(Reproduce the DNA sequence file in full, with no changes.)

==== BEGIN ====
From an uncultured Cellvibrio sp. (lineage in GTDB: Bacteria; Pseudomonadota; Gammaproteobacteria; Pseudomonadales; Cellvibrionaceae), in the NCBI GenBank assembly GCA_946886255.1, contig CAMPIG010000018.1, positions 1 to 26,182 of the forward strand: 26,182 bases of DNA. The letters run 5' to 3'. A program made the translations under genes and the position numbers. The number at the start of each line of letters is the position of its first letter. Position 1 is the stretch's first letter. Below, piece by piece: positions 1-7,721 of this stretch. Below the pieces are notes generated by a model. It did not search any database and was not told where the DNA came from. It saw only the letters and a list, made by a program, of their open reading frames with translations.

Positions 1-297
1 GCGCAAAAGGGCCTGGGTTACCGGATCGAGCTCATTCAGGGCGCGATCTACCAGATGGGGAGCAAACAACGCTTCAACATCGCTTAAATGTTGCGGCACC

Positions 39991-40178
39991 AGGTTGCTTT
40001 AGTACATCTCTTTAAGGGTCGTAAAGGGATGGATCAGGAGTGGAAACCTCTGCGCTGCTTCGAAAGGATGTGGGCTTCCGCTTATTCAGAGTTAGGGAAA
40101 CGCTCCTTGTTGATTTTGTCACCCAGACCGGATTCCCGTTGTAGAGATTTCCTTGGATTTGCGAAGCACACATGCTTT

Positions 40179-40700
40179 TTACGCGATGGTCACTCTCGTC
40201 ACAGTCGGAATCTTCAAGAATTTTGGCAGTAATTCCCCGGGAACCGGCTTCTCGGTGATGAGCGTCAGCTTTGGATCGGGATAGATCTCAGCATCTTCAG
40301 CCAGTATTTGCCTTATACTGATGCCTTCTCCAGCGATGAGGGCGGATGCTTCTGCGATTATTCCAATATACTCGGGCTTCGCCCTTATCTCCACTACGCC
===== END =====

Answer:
From an uncultured Cellvibrio sp. (lineage in GTDB: Bacteria; Pseudomonadota; Gammaproteobacteria; Pseudomonadales; Cellvibrionaceae), in the NCBI GenBank assembly GCA_946886255.1, contig CAMPIG010000018.1, positions 1 to 26,182 of the forward strand: 26,182 bases of DNA. The letters run 5' to 3'. A program made the translations under genes and the position numbers. The number at the start of each line of letters is the position of its first letter. Position 1 is the stretch's first letter. Below, piece by piece: positions 1-7,721 of this stretch. Below the pieces are notes generated by a model. It did not search any database and was not told where the DNA came from. It saw only the letters and a list, made by a program, of their open reading frames with translations.

Positions 1-297
1 GCGCAAAAGGGCCTGGGTTACCGGATCGAGCTCATTCAGGGCGCGATCTACCAGATGGGGAGCAAACAACGCTTCAACATCGCTTAAATGTTGCGGCACC

Positions 39991-40178
39991 AGGTTGCTTT
40001 AGTACATCTCTTTAAGGGTCGTAAAGGGATGGATCAGGAGTGGAAACCTCTGCGCTGCTTCGAAAGGATGTGGGCTTCCGCTTATTCAGAGTTAGGGAAA
40101 CGCTCCTTGTTGATTTTGTCACCCAGACCGGATTCCCGTTGTAGAGATTTCCTTGGATTTGCGAAGCACACATGCTTT

Positions 40179-40700
40179 TTACGCGATGGTCACTCTCGTC
40201 ACAGTCGGAATCTTCAAGAATTTTGGCAGTAATTCCCCGGGAACCGGCTTCTCGGTGATGAGCGTCAGCTTTGGATCGGGATAGATCTCAGCATCTTCAG
40301 CCAGTATTTGCCTTATACTGATGCCTTCTCCAGCGATGAGGGCGGATGCTTCTGCGATTATTCCAATATACTCGGGCTTCGCCCTTATCTCCACTACGCC